Deficient Performance by Counsel Wisconsin
To prevail on a claim of ineffective assistance of counsel, a defendant bears the burden of establishing that counsel's performance was deficient and that the deficient performance produced prejudice. See State v. Sanchez, 201 Wis. 2d 219, 232-36, 548 N.W.2d 69 (1996).
To show prejudice, the defendant must demonstrate "that there is a reasonable probability that, but for counsel's unprofessional errors, the result of the proceeding would have been different. a reasonable probability is a probability sufficient to undermine confidence in the outcome." Strickland v. Washington, 466 U.S. 668, 694, 80 L. Ed. 2d 674, 104 S. Ct. 2052 (1984).
Ineffective assistance of counsel claims present mixed questions of law and fact. See State v. Pitsch, 124 Wis. 2d 628, 633-34, 369 N.W.2d 711 (1985).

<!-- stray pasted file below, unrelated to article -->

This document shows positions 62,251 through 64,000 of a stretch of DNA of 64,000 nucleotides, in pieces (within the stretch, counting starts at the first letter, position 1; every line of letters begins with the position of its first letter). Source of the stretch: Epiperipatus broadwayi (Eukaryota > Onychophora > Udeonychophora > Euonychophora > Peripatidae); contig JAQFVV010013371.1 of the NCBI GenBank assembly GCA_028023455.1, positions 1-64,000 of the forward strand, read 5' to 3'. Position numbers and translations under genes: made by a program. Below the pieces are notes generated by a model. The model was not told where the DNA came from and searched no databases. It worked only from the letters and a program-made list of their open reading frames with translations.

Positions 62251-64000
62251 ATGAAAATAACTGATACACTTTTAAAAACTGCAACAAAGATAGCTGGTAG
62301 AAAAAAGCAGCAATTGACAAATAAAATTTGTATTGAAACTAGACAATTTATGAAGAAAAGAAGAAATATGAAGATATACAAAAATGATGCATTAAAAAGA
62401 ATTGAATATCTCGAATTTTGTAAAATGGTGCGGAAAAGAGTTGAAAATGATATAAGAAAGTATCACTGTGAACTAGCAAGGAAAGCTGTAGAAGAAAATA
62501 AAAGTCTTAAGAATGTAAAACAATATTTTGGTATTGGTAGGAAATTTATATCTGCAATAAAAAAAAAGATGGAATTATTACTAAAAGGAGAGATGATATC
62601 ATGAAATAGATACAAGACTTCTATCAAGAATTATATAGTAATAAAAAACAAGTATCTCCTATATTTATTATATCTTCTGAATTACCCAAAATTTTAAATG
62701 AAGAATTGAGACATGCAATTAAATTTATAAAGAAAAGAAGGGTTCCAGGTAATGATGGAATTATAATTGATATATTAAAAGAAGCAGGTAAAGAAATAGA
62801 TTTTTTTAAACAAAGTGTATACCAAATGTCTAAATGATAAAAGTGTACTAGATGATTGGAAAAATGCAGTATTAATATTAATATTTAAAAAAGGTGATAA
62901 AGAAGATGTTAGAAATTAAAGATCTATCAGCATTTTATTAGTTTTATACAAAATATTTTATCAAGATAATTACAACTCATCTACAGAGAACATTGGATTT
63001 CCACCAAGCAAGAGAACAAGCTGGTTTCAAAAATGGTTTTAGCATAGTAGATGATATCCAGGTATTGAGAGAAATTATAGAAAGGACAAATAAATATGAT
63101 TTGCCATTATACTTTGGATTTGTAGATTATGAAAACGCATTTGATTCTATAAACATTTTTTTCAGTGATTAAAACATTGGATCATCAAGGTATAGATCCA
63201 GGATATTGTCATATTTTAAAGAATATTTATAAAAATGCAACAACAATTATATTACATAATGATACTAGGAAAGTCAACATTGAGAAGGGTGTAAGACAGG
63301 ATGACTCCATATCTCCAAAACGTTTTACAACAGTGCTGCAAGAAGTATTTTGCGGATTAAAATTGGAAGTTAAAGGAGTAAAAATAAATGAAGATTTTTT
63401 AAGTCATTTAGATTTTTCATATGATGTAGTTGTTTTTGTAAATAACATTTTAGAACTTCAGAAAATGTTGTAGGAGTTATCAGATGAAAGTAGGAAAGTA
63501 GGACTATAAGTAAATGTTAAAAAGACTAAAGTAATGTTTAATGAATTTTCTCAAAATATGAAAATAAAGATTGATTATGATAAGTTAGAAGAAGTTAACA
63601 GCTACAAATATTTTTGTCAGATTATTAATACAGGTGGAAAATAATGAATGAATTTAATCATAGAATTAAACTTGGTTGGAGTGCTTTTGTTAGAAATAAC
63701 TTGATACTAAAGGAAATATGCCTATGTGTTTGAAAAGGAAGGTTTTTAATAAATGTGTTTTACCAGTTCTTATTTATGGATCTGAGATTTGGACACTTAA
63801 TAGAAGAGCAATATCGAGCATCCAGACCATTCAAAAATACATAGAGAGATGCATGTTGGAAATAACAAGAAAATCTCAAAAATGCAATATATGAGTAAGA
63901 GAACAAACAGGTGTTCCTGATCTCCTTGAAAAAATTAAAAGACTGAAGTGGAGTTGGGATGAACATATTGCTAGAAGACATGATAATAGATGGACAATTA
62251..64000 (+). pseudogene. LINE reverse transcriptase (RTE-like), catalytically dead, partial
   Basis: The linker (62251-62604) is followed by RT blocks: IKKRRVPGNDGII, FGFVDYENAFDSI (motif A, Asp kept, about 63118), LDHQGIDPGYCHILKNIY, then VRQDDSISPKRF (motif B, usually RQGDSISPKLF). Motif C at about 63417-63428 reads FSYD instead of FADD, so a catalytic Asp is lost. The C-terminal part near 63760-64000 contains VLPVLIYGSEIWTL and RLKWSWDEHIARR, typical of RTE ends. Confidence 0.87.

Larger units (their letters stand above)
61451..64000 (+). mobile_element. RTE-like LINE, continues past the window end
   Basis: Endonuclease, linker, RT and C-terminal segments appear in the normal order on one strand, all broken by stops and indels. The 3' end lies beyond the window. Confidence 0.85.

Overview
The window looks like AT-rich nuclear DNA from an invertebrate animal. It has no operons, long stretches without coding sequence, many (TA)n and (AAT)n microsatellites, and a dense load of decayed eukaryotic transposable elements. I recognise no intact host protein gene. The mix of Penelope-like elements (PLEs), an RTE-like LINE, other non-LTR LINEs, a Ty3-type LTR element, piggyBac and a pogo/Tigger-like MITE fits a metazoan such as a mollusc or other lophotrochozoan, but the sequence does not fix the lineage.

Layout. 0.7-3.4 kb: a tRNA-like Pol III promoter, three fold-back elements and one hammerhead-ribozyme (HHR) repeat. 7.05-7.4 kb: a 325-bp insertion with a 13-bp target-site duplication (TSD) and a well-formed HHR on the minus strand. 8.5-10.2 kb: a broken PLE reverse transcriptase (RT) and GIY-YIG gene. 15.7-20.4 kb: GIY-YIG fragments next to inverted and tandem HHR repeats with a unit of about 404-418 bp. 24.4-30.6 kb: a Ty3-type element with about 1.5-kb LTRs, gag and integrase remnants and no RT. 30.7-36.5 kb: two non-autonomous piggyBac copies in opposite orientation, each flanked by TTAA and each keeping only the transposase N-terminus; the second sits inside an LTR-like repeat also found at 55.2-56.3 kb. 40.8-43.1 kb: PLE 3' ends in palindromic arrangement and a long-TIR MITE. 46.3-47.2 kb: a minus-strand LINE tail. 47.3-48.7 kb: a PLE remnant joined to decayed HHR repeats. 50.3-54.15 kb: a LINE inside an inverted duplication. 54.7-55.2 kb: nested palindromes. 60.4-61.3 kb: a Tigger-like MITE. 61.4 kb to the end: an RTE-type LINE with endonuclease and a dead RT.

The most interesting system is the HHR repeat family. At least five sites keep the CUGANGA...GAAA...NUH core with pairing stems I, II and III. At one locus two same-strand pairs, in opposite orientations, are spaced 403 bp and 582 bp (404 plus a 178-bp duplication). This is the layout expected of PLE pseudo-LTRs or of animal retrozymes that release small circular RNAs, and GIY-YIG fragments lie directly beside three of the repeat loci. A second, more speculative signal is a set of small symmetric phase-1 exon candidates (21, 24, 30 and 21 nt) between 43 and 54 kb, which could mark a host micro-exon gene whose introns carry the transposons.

A trial court's factual findings must be upheld unless they are clearly erroneous. See State v. Harvey, 139 Wis. 2d 353, 376, 407 N.W.2d 235 (1987).
Whether counsel's performance was deficient and, if so, whether the deficient performance prejudiced the defendant are questions of law, which we review de novo. See Pitsch, 124 Wis. 2d at 634.
The defendant has the burden of persuasion on both prongs of the test, and a reviewing court need not address both prongs if the defendant fails to make a sufficient showing on one. See Strickland, 466 U.S. at 687, 697.